This consultation sets out proposals to make the market simpler and improve competition. This will help consumers know if they are getting a good deal, as well as protecting those that currently receive the lowest interest rates. We want firms to focus more on how they treat their longstanding customers.
Our proposals are designed to maintain competition on new savings accounts by allowing introductory rates for up to 12 months. They will also ensure competition brings benefits for longer-standing customers by creating a single interest rate no later than the date immediately after 12 months of the account being opened. Our proposals would require firms to introduce a Single Easy Access Rate (SEAR) for their easy access cash savings accounts, and a SEAR for their easy access cash ISAs.
Why we are changing
We have found there is price discrimination in the easy access cash savings and cash ISA market. This leads to longstanding customers suffering harm by receiving poorer outcomes than new customers. So we propose to require firms to:
- introduce a Single Easy Access Rates (SEAR), which is a single interest rate set by a firm for their easy access cash savings accounts, and a further rate for their easy access cash ISAs no later than the day after the first anniversary of the opening of the account, and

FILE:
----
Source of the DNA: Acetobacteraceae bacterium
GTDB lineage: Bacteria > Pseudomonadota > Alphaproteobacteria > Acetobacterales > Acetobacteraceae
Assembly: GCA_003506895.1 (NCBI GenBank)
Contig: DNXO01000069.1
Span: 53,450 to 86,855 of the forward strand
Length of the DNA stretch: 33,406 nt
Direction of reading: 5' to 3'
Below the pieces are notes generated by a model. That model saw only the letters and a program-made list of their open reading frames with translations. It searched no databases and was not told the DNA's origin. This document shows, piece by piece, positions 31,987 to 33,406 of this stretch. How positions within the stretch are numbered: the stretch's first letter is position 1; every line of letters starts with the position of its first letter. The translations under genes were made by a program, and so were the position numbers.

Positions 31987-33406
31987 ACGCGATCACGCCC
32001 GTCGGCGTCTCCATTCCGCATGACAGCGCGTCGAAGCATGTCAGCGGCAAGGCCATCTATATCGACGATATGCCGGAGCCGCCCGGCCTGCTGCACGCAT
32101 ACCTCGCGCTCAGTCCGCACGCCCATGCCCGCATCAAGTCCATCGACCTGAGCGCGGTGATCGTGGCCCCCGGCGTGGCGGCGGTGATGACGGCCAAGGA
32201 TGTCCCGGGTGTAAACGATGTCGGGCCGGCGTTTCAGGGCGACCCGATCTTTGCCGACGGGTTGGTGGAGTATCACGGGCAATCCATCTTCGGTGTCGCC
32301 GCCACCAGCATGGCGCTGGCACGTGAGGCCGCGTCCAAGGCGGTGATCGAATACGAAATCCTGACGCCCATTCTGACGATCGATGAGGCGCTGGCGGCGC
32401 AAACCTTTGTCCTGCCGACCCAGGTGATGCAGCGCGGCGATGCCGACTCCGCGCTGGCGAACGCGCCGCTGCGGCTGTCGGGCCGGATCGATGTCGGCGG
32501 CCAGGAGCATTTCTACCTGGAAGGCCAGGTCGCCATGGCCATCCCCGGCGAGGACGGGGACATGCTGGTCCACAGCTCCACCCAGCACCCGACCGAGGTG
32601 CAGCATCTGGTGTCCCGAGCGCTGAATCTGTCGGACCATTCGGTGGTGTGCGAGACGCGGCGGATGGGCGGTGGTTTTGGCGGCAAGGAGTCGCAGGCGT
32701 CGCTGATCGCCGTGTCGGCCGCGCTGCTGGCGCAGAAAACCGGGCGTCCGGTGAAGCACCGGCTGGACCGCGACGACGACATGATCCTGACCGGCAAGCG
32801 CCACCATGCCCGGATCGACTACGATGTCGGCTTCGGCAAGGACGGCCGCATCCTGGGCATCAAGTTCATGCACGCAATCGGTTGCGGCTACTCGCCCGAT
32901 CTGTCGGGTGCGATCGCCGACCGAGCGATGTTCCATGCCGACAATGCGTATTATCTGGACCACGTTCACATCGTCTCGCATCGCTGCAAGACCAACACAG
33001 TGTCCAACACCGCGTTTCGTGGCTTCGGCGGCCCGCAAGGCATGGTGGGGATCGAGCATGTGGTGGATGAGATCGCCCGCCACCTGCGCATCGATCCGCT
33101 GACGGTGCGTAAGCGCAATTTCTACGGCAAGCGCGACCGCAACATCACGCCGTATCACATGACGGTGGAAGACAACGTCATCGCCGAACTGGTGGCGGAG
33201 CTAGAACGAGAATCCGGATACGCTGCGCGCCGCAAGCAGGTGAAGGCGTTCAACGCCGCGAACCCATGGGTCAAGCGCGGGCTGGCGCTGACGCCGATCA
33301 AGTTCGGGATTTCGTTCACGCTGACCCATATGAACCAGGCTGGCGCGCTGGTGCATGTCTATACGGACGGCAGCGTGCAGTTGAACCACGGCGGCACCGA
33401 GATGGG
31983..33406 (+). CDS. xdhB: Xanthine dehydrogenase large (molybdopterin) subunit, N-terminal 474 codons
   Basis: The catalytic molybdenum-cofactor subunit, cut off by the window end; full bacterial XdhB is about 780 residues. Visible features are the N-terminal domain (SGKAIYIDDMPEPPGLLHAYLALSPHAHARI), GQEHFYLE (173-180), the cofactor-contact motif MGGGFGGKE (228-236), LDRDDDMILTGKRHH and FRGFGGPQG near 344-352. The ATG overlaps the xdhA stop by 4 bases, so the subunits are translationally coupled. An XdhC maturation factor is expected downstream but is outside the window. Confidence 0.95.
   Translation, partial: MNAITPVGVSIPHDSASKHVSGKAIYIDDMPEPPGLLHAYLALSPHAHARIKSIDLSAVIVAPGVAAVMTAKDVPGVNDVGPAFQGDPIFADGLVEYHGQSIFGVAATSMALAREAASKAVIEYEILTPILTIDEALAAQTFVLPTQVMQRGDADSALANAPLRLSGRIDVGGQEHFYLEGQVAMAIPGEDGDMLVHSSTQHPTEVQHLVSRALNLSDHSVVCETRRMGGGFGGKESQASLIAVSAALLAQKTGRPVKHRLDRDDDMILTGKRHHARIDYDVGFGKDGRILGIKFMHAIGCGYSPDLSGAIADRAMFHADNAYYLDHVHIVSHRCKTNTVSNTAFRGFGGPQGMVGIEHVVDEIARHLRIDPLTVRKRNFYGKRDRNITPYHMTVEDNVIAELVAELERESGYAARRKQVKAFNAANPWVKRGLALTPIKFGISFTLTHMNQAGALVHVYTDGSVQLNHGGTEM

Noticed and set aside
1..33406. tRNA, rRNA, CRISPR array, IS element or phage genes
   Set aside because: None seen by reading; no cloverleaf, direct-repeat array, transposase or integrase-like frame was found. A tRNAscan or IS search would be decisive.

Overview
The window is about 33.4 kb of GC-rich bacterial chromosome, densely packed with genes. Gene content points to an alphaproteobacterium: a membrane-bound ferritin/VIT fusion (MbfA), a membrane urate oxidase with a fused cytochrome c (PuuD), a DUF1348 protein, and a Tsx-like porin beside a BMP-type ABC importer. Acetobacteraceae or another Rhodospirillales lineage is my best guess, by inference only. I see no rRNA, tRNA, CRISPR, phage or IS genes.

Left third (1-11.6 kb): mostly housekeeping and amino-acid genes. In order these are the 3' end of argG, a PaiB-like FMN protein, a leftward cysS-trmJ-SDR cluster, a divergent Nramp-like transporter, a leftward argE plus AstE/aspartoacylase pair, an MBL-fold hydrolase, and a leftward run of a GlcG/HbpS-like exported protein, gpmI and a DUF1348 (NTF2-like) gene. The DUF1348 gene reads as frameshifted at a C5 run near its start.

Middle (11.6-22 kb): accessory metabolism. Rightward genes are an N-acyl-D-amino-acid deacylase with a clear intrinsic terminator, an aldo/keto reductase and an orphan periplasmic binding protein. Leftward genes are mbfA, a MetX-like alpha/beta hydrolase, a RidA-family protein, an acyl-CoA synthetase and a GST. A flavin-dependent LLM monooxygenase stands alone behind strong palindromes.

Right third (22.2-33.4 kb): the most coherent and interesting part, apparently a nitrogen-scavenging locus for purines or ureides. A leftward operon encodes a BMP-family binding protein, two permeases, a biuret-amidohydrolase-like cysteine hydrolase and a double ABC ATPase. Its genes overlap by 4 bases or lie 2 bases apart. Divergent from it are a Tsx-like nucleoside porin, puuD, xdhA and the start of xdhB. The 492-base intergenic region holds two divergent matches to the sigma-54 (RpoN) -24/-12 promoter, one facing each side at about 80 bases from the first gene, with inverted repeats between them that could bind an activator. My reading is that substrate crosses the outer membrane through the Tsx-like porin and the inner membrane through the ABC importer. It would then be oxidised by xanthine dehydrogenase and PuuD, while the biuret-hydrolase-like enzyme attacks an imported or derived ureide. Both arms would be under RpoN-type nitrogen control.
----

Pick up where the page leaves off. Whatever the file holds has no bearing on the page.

- publish clear data on their SEARs so that third parties such as intermediaries and media organisations can highlight the rates between products and providers more easily.
Who this applies to
- firms that provide cash savings products and their trade bodies.
- Our proposals will also be of interest to consumers of cash savings products, consumer organisations, and intermediaries such as financial advisers and price comparison websites.
Background to this consultation
Our Cash Savings Market Study (CSMS) found that the market is not working effectively for many consumers, particularly those with easy access cash savings account or easy access cash ISAs.
Our Discussion Paper (DP18/6) set out a range of potential interventions to address the harm in this market. Alongside this we published an Occasional Paper, which set out modelling on introducing a Basic Savings Rate (BSR). This consultation considers the feedback we received, and our response in the proposals we are now consulting on.
Respond to our consultation
Please send us your comments by 1 October 2020.
17/03/2020: Information changed Consultation closing date extended
09/01/2020: Information added Page updated from DP18/6 to CP20/1
14/05/2019: Editorial amendment Updated text and next steps